Forecasting Hospital Emergency Department Visits for Respiratory Illness Using Ontario's Telehealth System: An Application of Real-Time Syndromic Surveillance to Forecasting Health Services Demand

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Perry, Alexander
Forecasting , Health Services , Respiratory Illness , Surveillance , Telehealth , Syndromic Surveillance , Health Services Demand , Influenza , Parallel Cascade Identification , Fast Orthgonal Search , Subspace Identification , N4SID , State Space Models , System Identification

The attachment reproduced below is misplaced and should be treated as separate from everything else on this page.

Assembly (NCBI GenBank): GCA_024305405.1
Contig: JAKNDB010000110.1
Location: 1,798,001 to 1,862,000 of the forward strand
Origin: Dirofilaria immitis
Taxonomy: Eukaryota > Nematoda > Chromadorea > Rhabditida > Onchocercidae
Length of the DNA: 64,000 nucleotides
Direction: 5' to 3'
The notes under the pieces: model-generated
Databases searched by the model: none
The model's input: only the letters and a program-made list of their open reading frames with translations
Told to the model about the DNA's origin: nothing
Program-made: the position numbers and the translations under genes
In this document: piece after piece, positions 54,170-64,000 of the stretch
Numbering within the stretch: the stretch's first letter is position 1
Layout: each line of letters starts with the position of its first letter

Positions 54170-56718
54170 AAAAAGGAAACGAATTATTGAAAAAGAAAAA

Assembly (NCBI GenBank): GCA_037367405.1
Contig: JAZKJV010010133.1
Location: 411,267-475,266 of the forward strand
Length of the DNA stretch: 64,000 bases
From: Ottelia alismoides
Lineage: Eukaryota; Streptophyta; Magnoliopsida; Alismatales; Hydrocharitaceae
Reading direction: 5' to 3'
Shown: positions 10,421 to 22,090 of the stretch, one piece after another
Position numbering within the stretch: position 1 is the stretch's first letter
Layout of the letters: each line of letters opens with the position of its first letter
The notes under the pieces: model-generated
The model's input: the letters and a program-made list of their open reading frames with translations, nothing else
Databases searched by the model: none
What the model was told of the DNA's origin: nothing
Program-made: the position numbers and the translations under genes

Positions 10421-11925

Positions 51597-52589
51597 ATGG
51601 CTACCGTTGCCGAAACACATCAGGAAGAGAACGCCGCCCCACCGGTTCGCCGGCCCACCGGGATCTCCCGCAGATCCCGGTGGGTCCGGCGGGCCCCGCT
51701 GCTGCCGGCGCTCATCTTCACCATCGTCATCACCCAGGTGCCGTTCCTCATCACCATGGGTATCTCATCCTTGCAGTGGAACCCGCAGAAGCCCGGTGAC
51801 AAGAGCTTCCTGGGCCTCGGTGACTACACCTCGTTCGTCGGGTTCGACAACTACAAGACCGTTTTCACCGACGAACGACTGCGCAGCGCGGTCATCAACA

Background: Respiratory illnesses can have a substantial impact on population health and burden hospitals in terms of patient load. Advance warnings of the spread of such illness could inform public health interventions and help hospitals manage patient services. Previous research showed that calls for respiratory complaints to Telehealth Ontario are correlated up to two weeks in advance with emergency department visits for respiratory illness at the provincial level. Objectives: This thesis examined whether Telehealth Ontario calls for respiratory complaints could be used to accurately forecast the daily and weekly number of emergency department visits for respiratory illness at the health unit level for each of the 36 health units in Ontario up to 14 days in advance in the context of a real-time syndromic surveillance system. The forecasting abilities of three different time series modeling techniques were compared. Methods: The thesis used hospital emergency department visit data from the National Ambulatory Care Reporting System database and Telehealth Ontario call data and from June 1, 2004 to March 31, 2006. Parallel Cascade Identification (PCI), Fast Orthogonal Search (FOS), and Numerical Methods for Subspace State Space System Identification (N4SID) algorithms were used to create prediction models for the daily number of emergency department visits using Telehealth call counts and holiday/weekends as predictors. Prediction models were constructed using the first year of the study data and their accuracy was measured over the second year of data. Factors associated with prediction accuracy were examined. Results: Forecast error varied widely across health units. Prediction error increased with lead time and lower call-to-visits ratio. Compared with N4SID, PCI and FOS had significantly lower forecast error. Forecasts of the weekly aggregate number of visits showed little evidence of ability to accurately flag corresponding actual increases. However, when visits were aggregated over a four day period, increases could be flagged more accurately than chance in six of the 36 health units accounting for approximately half of the Ontario population. Conclusions: This thesis suggests that Telehealth Ontario data collected by a real-time syndromic surveillance system could play a role in forecasting health services demand for respiratory illness.
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